So the mystery looms. I had an x-ray earlier this week and had the MRI this morning. We should know results next week. This may mean changing my RA treatment... But if you have had breasts cancer you can't have a lot of the newer biologics. So the fun continues.

Now I might need to go to bed early to make up for getting up so early.

My husband thinks I should get to  name my  new ailment because its probably something weird. And with everything I have I should get to name something after me...

Thursday, September 11, 2014

So what do you want to do with the rest of your life?

Cancer diagnoses interfere with long term planning on many levels. For a while I wasn't sure I would be around for retiring. My husband and I have relatively vague plans to pay off the house and then retire sooner as opposed to later but probably not for a while yet.

Last night I went out with an old friend from junior high. She got out of college and got a job where her father worked for a year or two. She has been there for more than years and plans on retiring in a few more. Her husband has stage IV colon cancer and she doesn't want to have worked through the last years of his life. They have even met with a financial planner to discuss this.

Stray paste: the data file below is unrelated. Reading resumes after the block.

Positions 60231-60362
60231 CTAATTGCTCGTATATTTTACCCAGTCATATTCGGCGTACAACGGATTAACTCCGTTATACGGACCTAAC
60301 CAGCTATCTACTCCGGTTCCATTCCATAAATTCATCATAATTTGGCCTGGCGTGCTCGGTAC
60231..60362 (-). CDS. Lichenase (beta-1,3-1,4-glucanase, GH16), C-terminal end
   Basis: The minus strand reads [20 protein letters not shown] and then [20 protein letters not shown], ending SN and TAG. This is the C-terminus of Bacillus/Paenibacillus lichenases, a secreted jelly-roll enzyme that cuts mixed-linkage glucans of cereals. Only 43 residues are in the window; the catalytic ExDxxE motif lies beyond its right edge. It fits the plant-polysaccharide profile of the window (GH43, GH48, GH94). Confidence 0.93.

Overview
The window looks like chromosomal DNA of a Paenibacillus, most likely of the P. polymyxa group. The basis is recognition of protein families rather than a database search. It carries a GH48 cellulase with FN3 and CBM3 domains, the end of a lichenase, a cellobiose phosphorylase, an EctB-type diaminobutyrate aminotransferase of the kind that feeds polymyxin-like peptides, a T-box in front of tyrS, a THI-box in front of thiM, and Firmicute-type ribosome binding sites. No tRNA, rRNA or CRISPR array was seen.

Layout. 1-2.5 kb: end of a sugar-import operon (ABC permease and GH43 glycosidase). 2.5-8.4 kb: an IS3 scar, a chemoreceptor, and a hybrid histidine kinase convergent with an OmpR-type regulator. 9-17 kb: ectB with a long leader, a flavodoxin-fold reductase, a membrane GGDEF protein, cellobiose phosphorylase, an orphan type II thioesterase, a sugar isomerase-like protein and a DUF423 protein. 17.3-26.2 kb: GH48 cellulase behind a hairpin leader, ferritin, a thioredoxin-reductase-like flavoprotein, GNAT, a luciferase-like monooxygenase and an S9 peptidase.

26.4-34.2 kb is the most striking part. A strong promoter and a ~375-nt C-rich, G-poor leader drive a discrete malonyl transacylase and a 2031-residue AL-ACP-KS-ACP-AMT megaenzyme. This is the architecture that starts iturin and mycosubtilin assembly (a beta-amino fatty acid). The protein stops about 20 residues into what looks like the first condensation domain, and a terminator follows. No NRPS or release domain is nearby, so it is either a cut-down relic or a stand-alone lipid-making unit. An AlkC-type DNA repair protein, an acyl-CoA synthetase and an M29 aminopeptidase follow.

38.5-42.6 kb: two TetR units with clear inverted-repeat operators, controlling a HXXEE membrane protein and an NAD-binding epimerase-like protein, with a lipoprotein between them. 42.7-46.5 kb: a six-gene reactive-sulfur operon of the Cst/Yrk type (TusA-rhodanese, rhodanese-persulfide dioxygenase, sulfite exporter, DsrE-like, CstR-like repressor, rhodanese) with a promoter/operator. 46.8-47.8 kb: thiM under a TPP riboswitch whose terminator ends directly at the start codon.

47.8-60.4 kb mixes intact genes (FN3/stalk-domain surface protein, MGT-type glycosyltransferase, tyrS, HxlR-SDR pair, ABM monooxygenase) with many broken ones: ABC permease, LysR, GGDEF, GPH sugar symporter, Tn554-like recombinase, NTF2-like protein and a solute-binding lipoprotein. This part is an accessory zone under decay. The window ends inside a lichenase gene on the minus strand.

Her big plans are to take a year off - something she hasn't ever done, even when her child was born - and do nothing. She hopes to eventually maybe volunteer at a food pantry, go back to work part time, or come up with a hobby to keep her busy. They want to downsize their main house and keep their vacation house and split their time between the two. She has plans for the rest of her life.

What do I want to do with the rest of my life? Stop going to the (damn) doctors. Stop being in pain. Feeling better. Retiring quietly to garden and knit with my husband (he won't be knitting) someplace where we can sit on the porch and admire the view. Too bad I don't have any details on this yet. Maybe its time to start planning.

Wednesday, September 10, 2014

A bit of overkill?

When is it a bit too much??? There is a new study out (of course another study - just what we needed) where the author calls for across the board BRCA testing. Yes really. Go read it here. And you can read what Dr Love thinks about this here.